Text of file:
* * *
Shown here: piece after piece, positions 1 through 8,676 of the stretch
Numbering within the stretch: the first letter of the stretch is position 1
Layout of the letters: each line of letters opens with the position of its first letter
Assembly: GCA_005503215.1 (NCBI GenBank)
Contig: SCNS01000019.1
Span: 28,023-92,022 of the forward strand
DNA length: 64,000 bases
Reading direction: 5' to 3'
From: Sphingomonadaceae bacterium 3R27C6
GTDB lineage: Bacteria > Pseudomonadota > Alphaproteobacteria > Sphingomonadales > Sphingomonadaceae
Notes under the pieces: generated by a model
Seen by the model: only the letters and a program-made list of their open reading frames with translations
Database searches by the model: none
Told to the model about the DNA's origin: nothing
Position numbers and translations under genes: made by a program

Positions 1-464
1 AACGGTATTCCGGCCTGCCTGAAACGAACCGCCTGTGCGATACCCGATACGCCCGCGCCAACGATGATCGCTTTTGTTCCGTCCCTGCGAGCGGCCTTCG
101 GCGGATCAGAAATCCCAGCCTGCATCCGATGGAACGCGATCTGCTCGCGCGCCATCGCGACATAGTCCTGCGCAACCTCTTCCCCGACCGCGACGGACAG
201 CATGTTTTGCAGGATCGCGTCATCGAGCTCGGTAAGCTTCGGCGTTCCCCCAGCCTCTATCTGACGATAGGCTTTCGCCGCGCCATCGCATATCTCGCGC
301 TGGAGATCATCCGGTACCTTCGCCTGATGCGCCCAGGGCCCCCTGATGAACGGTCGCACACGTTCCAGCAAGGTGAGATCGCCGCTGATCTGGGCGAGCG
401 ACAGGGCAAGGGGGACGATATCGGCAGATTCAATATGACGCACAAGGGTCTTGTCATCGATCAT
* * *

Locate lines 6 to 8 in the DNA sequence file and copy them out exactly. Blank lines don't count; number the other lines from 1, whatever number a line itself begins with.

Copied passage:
Span: 28,023-92,022 of the forward strand
DNA length: 64,000 bases
Reading direction: 5' to 3'